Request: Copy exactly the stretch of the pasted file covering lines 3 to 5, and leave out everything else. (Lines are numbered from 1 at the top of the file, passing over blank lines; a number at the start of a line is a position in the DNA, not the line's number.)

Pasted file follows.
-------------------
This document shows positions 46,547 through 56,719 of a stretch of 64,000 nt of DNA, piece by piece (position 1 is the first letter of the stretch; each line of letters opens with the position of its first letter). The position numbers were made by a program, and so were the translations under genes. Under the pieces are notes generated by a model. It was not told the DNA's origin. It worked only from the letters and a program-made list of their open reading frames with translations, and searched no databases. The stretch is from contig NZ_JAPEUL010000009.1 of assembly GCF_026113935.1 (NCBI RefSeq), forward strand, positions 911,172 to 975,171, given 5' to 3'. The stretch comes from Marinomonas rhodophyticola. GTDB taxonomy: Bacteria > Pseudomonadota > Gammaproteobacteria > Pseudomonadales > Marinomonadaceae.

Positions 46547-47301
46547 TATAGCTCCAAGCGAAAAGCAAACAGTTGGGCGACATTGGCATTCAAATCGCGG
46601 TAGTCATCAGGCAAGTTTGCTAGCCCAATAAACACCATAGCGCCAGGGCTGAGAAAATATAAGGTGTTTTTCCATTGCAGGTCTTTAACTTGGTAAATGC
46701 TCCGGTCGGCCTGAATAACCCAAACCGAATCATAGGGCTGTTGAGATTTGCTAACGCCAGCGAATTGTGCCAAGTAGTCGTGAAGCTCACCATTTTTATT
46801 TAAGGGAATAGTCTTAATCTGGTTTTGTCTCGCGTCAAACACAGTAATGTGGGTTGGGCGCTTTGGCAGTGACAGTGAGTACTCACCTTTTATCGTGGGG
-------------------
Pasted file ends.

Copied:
46547 TATAGCTCCAAGCGAAAAGCAAACAGTTGGGCGACATTGGCATTCAAATCGCGG
46601 TAGTCATCAGGCAAGTTTGCTAGCCCAATAAACACCATAGCGCCAGGGCTGAGAAAATATAAGGTGTTTTTCCATTGCAGGTCTTTAACTTGGTAAATGC
46701 TCCGGTCGGCCTGAATAACCCAAACCGAATCATAGGGCTGTTGAGATTTGCTAACGCCAGCGAATTGTGCCAAGTAGTCGTGAAGCTCACCATTTTTATT